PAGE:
Monday, 7 September 2015

Two timing on the Episcopal Church (attending a 360 Church)

 I goofed off from the Episcopal Church yesterday (6th September 2015) and attended the 360 Church in Sarasota.

This Church meets in a warehouse building at the intersection of McIntosh and Ashton Roads in SRQ

I wanted to find out more about one of the many new and growing  non-denominational congregations which are present throughout the United States (and most likely in countries such as the U.K., Canada, Australia etc)

You can read about 360 Church here

The 360 Church movement is an outgrowth of YWAM  (Youth With A Mission) an organisation which is well known amongst fundamentalist and evangelical Christians  in the U.S.A.

360 Church believes that relationships should be at the heart of the Christian life. It is a congregation with many small groups, known (in this Twitter age)  as @groups, small groups in which relationships in Christ can be fostered and grown.

The service began with music led by a praise band (they were good), and words projected on to two large screens.  The first two songs had texts which were repetitious and not very engaging. (such is the case with many "praise songs").  The thirds song was one which I recognised from my Evangelical up-bringing

"Jesus paid it all
All to him I owe.
Sin had left a crimson stain,
He washed it white as snow".

(That song has been my ear worm du jour).

There were no bibles or hymn books on the seats, every text was projected.


The Pastor (Steve) was away, so the service was led by the youth Pastor (Clay). No other person spoke. The only woman on the platform was a singer in the Praise Band.

Pastor Clay's sermon was accompanied by many visuals, which we could see on the screen.  His "message" was about "Identity Theft", based on the biblical  story in which Jacob stole his brother Esau's birthright.

He had a folksy/funky style, with some self-deprecating humour, but  with  too many reference to his wife for  my liking (his wife was in the congregation with no right of reply), (and a frequent use of the word "weird"). 

He related that in the biblical story Jacob's name meant "trickster", but his name was changed to Israel, meaning "Prince with God". (He stole an identity, but God gave him a new one).

The central point was that sin has robbed us of our identity, but that Jesus can change us from tricksters into princes.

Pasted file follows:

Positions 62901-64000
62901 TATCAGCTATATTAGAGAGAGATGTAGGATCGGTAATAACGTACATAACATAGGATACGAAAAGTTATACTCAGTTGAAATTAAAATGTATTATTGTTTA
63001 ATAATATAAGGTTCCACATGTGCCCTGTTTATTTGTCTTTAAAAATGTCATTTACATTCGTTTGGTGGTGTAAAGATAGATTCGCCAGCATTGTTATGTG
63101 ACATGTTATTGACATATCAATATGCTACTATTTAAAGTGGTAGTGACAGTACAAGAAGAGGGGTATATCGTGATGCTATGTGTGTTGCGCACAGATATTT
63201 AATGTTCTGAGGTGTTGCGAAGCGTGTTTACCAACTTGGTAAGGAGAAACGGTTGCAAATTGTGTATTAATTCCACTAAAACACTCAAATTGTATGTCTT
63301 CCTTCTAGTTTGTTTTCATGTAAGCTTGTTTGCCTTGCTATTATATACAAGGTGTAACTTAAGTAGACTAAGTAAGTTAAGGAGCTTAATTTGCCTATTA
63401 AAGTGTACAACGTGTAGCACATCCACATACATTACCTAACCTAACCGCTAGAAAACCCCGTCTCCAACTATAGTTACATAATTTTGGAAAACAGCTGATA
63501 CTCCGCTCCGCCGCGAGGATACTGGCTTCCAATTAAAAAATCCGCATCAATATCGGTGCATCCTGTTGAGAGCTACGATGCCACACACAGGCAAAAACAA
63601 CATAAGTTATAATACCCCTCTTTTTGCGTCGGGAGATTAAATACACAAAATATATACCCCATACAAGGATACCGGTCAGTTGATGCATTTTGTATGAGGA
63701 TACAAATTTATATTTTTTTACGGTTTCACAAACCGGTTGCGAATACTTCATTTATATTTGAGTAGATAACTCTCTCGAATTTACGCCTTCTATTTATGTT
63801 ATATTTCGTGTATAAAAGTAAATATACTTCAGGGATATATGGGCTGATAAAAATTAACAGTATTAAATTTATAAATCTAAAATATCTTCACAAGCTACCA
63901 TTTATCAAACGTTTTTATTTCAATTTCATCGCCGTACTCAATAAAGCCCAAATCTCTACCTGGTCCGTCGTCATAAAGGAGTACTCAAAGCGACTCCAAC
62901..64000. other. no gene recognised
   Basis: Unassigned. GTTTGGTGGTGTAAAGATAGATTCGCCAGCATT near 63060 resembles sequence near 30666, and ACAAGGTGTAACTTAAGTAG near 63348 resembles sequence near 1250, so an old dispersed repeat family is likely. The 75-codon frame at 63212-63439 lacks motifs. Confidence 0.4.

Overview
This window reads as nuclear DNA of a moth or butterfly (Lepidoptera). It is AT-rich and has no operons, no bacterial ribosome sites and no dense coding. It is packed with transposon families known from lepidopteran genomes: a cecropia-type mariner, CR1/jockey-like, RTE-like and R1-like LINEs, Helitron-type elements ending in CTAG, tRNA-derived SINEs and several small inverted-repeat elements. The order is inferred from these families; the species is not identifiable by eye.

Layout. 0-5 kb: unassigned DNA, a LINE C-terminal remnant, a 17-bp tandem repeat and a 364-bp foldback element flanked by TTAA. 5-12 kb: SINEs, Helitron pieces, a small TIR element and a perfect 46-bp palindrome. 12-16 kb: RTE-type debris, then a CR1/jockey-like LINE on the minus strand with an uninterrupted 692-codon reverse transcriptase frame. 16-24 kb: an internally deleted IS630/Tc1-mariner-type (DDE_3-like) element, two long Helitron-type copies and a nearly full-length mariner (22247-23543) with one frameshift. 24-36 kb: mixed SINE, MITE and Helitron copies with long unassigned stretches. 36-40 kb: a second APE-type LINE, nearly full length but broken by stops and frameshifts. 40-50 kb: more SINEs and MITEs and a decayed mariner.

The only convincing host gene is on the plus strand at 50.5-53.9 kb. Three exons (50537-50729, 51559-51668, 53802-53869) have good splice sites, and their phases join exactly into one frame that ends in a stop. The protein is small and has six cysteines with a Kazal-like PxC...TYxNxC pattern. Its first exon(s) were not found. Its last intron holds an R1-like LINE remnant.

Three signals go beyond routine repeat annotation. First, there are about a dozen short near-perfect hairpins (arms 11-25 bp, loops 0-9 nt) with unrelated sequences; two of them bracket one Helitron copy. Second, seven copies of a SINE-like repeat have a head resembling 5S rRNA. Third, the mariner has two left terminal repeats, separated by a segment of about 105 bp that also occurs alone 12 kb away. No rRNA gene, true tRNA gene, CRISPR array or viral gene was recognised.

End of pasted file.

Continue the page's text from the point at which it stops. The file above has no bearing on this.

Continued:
How is that possible?   Pastor Clay said "that it is on the cross that God's perfect justice was satisfied". 

So far, so good I suppose, but I was disturbed by the under-lying theme of his message that we are never good enough for God  even after we are "saved". We are always and ever God's naughty children.

(I grew up in the Evangelical tradition, and I will for ever be grateful that it introduced me to Jesus Christ.   But that tradition led me to believe that as a gay man I could never be good enough for God).

If it is true that in the Evangelical Church tradition we are always God's naughty children, it is also true that in the Liberal Church tradition we are always God's spoiled brats,  (always loved but never called to accountability for our sins and failures.)


It is hard to enter a new Church for the first time.

 When I arrived at the parking lot for 360 Church my first instinct was to turn around and go home. 

I persisted.

As I entered the main door I was greeted with a smile, but without a handshake.

When I entered the Foyer I was shocked to encounter an off-duty Sarasota County Sheriff's Deputy, present for security. "Security in a Church?!"

I entered the "worship area. 

 The two screens proclaimed "sit with your @group". 

 That was a most unfriendly greeting for a visitor who was not a member of an @group.

 My question was "what is an @group, and were do I sit since I am not a member of such a group?"

 In the end I sat at the end of a row. Four people moved in front of me to take their places in my row, with never a word of greeting.

One young couple took their places in the row behind me.  As they passed the man squeezed my shoulder and said "hi there".  I was startled, thinking that maybe we had met before.  That was not the case.  He and his partner never spoke to me again.

At the 360 Church version of passing the peace Pastor Clay said "run towards someone you have met before".    A young woman who was seated to my right ran right by me to greet someone else!  Was I invisible?

At the end of his message Pastor Clay announced that we were about to enter a period of "worship". 
He said that the lights would be lowered and that the praise band would play.

He said that for this "worship"  we should gather together with our @groups. 

That's when I left.  How could I feel at home in this congregation when I was not part of an @group?


We Episcopalians are often self critical about the ways in which we do or do not "welcome the stranger".  That self-criticism is valid and necessary.

We have no right to take ourselves off the hook, but neither should we kid ourselves into believing that Evangelical/Fundamentalist Churches have perfected the art of welcoming.

I felt very much left out at 360 Church in SRQ on 6th September 2015,

1 comment:

  1. I like reading about your reactions, Michael. I would have thought that the 360 Church would be friendly if it's about relationships. I'm grateful for the Episcopal church. We're able to think and to reason (even if imperfect). And to be accepted as beloved of God. Thanks!